Duke Energy in North Carolina wants to pay homeowners less than the retail price for the photovoltaic power they sell to the grid.
According to published reports, including an Associated Press story published by Businessweek, the utility will seek permission from state regulators to lower net-metering rates from the current 11 cents per kilowatt hour to a number that reflects the cost of generation–between 5 cents and 7 cents per kWh.
The North Carolina Utilities Commission established rules about 10 years ago in which homeowners with PV systems were to be paid the full retail price for any excess power they produced. But a company official says federal law requires Duke to pay only the generating cost.
“Right now, we need to collect 11 cents for every kilowatt hour from all across our system to fairly cover the costs of providing that service,” said renewable generation development vice president Rob Caldwell. “When we give a customer 11 cents for something that’s worth less than that–5 to 7 cents in our example–that means other customers are going to have to make that up because our costs are fixed.”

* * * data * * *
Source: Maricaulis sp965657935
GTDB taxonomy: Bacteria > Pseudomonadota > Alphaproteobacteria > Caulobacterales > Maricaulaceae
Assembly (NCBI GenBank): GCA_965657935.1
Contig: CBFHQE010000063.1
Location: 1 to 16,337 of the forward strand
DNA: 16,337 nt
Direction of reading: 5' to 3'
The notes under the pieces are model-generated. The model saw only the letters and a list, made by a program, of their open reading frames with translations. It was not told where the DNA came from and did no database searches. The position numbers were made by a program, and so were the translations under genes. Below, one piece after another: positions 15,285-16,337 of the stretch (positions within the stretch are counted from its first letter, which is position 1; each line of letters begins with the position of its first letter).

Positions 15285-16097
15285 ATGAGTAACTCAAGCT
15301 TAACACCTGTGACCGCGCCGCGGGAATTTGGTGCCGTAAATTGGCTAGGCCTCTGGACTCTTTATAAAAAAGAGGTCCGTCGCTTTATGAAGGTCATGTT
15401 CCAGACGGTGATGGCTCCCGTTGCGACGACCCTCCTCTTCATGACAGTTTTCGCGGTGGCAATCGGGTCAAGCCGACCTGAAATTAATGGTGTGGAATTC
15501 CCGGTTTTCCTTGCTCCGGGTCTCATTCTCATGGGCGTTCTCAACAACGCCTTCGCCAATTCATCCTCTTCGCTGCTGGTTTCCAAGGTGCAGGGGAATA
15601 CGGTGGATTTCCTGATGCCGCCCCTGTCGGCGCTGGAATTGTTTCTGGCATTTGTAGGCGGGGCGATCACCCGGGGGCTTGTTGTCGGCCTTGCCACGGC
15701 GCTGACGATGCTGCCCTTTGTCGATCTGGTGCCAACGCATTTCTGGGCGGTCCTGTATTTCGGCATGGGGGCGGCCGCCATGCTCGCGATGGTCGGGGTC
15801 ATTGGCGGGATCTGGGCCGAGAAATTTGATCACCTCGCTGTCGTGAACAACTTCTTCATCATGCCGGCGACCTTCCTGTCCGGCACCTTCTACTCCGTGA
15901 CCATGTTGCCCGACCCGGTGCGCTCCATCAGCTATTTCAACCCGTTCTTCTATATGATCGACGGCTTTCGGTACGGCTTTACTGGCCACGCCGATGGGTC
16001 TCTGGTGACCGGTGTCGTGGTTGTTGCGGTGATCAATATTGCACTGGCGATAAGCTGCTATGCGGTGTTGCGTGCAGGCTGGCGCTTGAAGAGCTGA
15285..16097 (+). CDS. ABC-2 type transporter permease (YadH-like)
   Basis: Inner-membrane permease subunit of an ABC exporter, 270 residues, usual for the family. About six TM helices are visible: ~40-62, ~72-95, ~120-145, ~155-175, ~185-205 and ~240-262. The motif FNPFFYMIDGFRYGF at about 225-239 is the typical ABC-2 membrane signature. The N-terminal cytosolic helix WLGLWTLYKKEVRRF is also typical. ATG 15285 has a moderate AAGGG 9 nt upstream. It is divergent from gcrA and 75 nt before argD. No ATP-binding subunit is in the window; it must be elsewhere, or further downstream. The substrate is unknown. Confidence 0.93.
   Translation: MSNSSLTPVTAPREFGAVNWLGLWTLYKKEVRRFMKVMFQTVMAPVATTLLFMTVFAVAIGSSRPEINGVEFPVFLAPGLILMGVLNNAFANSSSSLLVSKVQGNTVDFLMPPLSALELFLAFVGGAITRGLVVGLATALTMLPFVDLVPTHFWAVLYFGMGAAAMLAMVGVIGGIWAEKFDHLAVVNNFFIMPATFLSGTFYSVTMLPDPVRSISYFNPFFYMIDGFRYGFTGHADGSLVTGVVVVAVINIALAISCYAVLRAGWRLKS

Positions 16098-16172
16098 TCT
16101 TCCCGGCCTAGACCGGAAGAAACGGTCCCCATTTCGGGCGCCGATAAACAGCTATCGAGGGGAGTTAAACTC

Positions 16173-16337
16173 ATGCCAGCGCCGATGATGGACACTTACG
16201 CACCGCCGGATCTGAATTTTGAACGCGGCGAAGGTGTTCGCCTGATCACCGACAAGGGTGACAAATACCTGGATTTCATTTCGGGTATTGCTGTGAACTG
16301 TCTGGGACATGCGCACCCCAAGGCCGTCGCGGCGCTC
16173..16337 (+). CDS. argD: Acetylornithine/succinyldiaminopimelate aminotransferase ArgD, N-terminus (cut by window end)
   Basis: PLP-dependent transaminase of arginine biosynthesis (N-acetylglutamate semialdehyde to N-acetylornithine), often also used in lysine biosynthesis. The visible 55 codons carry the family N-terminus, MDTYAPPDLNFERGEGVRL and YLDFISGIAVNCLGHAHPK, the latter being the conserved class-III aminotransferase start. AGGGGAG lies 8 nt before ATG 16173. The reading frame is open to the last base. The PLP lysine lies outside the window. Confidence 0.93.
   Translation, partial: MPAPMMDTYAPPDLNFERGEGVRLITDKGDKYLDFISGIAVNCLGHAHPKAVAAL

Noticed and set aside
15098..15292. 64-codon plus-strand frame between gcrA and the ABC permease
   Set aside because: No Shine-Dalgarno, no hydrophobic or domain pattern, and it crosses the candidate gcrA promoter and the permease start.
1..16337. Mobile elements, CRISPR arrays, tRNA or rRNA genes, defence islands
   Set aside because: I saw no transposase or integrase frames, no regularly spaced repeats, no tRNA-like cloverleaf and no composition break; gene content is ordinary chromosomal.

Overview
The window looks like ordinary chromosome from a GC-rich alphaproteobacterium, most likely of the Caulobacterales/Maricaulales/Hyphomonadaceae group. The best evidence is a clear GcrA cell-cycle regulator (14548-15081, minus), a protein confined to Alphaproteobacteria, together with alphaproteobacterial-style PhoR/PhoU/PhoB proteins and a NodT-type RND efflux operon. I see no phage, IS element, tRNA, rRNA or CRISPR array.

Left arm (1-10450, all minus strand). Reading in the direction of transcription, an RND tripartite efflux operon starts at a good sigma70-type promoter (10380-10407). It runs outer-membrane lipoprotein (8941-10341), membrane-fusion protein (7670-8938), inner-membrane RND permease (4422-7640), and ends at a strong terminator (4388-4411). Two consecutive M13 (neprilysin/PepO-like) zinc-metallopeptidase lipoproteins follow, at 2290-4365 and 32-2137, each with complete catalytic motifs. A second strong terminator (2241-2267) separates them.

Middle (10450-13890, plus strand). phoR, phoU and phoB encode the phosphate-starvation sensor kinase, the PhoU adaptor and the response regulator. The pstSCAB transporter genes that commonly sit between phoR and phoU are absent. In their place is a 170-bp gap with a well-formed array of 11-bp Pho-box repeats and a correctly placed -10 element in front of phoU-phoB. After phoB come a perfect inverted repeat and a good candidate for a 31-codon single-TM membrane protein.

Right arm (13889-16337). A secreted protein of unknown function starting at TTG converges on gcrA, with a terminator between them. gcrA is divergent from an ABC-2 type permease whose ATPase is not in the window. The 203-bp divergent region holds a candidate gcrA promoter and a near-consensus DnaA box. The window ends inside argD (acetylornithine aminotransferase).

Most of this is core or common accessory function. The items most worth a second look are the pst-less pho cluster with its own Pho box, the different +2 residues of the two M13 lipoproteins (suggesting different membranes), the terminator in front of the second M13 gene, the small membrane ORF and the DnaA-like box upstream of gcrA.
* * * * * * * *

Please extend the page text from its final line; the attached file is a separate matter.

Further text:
North Carolina has doubled its output from rooftop solar arrays in the past two years, the AP quoted Caldwell as saying, while demand for electricity in the U.S. has shrunk slightly.
David Pomerantz, a spokesman for Greenpeace, called Duke’s intent a “power grab to make sure it maintains a monopoly on being able to sell electricity in North Carolina,” the AP reported.
Utilities raise the same issues elsewhere
The North Carolina flap isn’t unique. Similar arguments are being raised by utilities in other states, including California, Arizona, and Hawaii. Power companies contend that high reimbursement rates paid to homeowners with solar installations unfairly penalize nonsolar families, who end up paying an unequal share of maintaining the utility’s grid.
Duke CEO Jim Rogers in March called the proliferation of solar panels a “potential threat to us over the longer term and an opportunity in the short term,” according to an article posted at renewableenergyworld.com.
“If the cost of solar panels keeps coming down, installation costs come down and if they combine solar with battery technology and a power management system, then we have someone just using us for backup,” he said.